I. The blessed Spirit has selected the figure of a little child and used it in various ways, but chiefly in two: i. He has selected certain features in a child which we may call favourable qualities, though still connected with the very imperfection of childhood; and He has used these favourable qualities as emblems of a certain state of soul spiritually corresponding with them. Again, He has taken certain (what shall we call them?) unfavourable qualities in the child, and used them as figures of instability, weakness and imperfection in the divine life. And yet the foundation of the figure in both aspects is the same; the natural tenderness, immaturity, and want of growth, which is visible in the child. Let me explain myself a little more clearly and distinctly. 1. First observe the favourable qualities which the Holy Ghost has used as emblems of certain distinctive features of divine teaching. A child is naturally simple. The tenderness of its ideas preserves it from duplicity of speech or conduct. The Holy Spirit takes this quality, and uses it as an emblem of that spiritual simplicity and godly sincerity of which He is the author. We must become simple as little children. Again, the child is inexperienced, ignorant of many things which it has afterwards to learn, and the innate consciousness of this renders it teachable. So the child of God is teachable, willing to learn, to gather spiritual instruction where he can. The child again is humble. It knows little or nothing of worldly distinctions; the child of a peer will play with the child of a peasant as readily as with one of its own class. This external, visible humility is made a figure of that spiritual humility which clothes, or should clothe a child of God. The Lord Himself has used the figure of a little child in this point of view as simple, teachable, and humble, when He declared, "Except ye be converted, and become as little children, ye shall not enter into the kingdom of heaven" (Matt. 18:3).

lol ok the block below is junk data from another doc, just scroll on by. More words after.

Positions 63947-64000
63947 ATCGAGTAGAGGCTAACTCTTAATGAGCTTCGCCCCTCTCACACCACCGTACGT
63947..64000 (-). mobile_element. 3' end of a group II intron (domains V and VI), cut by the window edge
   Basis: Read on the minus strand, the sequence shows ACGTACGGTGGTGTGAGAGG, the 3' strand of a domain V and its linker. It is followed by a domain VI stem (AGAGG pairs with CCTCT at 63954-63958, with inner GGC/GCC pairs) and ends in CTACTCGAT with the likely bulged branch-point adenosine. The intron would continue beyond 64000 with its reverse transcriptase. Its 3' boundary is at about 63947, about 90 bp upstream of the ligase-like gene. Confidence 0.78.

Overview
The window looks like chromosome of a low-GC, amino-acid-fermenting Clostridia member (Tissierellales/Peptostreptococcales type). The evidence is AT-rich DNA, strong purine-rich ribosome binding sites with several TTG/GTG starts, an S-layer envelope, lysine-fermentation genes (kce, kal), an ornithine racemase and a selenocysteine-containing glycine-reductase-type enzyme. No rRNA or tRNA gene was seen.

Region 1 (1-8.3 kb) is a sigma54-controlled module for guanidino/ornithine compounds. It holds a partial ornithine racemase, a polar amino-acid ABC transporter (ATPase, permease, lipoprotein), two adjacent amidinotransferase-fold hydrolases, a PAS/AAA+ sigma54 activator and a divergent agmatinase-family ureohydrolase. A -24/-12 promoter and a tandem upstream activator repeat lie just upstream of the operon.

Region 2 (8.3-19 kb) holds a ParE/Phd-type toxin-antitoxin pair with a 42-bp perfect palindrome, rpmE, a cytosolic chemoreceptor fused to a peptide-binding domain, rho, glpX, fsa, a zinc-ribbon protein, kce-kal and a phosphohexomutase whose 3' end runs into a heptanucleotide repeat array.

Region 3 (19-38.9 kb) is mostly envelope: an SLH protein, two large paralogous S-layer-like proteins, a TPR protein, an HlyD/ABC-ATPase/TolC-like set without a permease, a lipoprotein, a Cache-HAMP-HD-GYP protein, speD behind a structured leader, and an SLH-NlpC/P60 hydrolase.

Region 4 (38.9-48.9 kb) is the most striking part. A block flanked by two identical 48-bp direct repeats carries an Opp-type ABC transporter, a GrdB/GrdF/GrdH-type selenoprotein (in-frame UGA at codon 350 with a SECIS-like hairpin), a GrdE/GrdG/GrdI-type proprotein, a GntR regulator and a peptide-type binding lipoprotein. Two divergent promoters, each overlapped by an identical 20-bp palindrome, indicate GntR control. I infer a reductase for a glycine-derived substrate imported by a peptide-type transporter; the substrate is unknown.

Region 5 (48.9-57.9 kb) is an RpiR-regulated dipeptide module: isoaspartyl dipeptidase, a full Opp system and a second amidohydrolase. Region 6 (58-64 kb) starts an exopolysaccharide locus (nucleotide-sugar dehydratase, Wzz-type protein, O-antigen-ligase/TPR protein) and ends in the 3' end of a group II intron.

2. But, on the other hand, there are things in a child of nature which are representatives of what is to be avoided in a child of grace. A child is inexperienced, unacquainted with the world, with business, with any serious or useful occupation, with the art and craft of men, with the way in which the battle of life is fought and won. So in grace. There is a state and stage in the divine life through which everyone passes, in which he has little experience of himself, of the evils of his heart, of the dreadful nature of sin, of the strength of temptation, of the power and subtlety of his unwearied foe; and, on the other hand, little experience of the abounding grace of Christ, of the efficacy of His atoning blood, and the manifestations of His dying love.
Again, a child is weak. Mind and body alike are naturally and necessarily feeble from its being a transition state, and neither having yet grown into their intended maturity. We can bear with this in childhood. Their very weaknesses, especially in our own children, are engaging; their very want of maturity, like a rosebud, or a lamb at play, has something beautiful about it. But we should not wish our children to be lambs and rose-buds all their lives. We should not like them to be dwarfs, lest haply they degenerate into idiots. We expect them, as years pass on, to grow out of this state. Were they always children, we should infer the presence of some disease. We should say there was something fundamentally wrong in their constitution, which stunted and starved their growth.
So in heavenly things. It is pleasing to see the work of grace in its first commencement on the soul. The doubts, the fears, the earnestness, the zeal, the simplicity of those in whom the Spirit of God is first at work is a sight beautiful to witness, and when seen in any near and dear to us unspeakably heart-gladdening; but we expect them to grow out of this weakness and feebleness, so as in due time to attain to a ripeness and maturity in the life of God, and not be children all their days.
Another feature of childhood is to be changeable, vacillating, pleased with a toy one day and throwing it aside the next; not knowing its own mind, but flitting like a butterfly from flower to flower. This fickle, unstable, changeable mood of a child, the blessed Spirit uses as an emblem of a similar state of mind too often visible in the professing Church of Christ.